9. Dune by Frank Herbert
This time, I opted for a re-read on my long bus trip to Barcelona. Dune, in my opinion, is to science fiction as Lord of the Rings is to fantasy. Frank Herbert created a world that can stand entirely on its own, possibly even more so than Middle Earth, and achieves the great feat where so many authors falter: a book with rich characters that do not suffer at the expense of the plot, and vise versa.
Paul Atreides comes from a long line of honorable, loyal Atreides Dukes on his father's side and a mysterious and powerful female organization, the Bene Gesserit, on his mother's side. When their family is given the planet Arrakis, or Dune, to hold for the Empire, the only planet where the universe's most powerful commodity, the spice melange is harvested, they know it is a ploy on the part of their ancient enemies the Harkonnens, particularly the current head of the family, the diabolical Baron Vladimir Harkonnen. When inevitable tragedy strikes, Paul and his mother, Lady Jessica, are forced to brave the desert and the curious desert people, the Fremen.
On this reading, I focused on how and why Paul fulfills the legends of the Bene Gesserit and the Fremen, and how he accepts and rejects the role. I paid more attention to figuring out the fictitious origins of religions and how they are related. I also could now look at a lot of the characters with more of their histories in mind, after reading Dune: House Atreides, by Brian Herbert and Kevin J. Anderson. Of course, Dune was the original book, so I also think those two interpreted some of them wrong.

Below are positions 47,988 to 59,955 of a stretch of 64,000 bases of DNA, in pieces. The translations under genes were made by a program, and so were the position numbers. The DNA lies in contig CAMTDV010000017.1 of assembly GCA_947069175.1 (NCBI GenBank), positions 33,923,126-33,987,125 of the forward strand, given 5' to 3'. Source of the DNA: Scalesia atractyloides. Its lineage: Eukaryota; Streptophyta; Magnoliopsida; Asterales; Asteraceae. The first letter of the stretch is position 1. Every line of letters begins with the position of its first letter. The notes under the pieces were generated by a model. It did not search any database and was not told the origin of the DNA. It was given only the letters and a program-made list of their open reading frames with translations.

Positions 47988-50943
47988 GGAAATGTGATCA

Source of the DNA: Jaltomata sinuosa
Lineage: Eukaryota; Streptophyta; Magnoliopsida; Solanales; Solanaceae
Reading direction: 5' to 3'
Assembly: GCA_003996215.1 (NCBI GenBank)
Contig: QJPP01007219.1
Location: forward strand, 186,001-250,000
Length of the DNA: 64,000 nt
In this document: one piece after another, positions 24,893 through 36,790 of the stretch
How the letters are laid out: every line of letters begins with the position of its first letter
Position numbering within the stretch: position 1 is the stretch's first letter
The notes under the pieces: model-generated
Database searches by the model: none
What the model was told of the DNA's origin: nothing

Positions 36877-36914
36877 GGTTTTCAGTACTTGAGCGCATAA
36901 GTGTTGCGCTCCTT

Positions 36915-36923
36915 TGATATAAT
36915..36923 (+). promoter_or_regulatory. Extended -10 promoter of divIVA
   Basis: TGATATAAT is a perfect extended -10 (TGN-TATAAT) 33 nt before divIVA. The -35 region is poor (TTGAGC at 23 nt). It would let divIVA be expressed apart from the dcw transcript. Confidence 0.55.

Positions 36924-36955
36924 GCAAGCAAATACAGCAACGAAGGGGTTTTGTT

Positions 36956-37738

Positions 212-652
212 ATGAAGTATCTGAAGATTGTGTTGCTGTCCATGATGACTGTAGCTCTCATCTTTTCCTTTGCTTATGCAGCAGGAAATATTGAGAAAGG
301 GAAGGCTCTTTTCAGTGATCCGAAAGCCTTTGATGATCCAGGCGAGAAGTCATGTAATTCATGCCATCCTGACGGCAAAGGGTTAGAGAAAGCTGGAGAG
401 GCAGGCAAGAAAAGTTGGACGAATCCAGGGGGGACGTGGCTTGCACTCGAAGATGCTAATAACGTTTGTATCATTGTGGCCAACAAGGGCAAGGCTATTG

I'm glad Dune was still gripping to read and I could still respect the writing content and style. I think I must have been twelve the last time I read it, and it would have been a shame to lose my fond memories. Now, the only problem is I want to read the entire series again!
10. The Kitchen God's Wife by Amy Tan
I just like each Amy Tan book I read better than the last. Even though this book reminded me strongly of the other two books of hers I have read, The Joy Luck Club and The Bonesetter's Daughter, all three concern Chinese mothers and daughters and the mother's secret shameful history of oppression, this book tied together better and held some very keen observations about life and people.
The passage that made me want to yell, "So true! So true!" was this one:
"I saw that my husband did this laughing-scaring game not just with me, but with his friends. And I also began to see that what he did was wrong, cruel, but no one else seemed to see this.
...He accused and tormented, shouted and threatened. And just at that point when you did not know which way to move, he took the danger away, became kind and forgiving, laughing and happy. Back and forth, this way and that. Of course, we were confused, fooled into thinking we always wanted to please him (223)."
Maybe it's not good, but I read Amy Tan and find her oddly comforting for moments like that, when someone else seems to understand the subtle, nasty things people can do to you with or without realizing it. Things that you feel and find difficult to acknowledge. Things that make you feel guilty, even if you don't know why. When Tan says it aloud, it's like she's releasing it for you.
I also liked the legend of the Kitchen God's wife and how this mother and daughter actually do get closer at the end.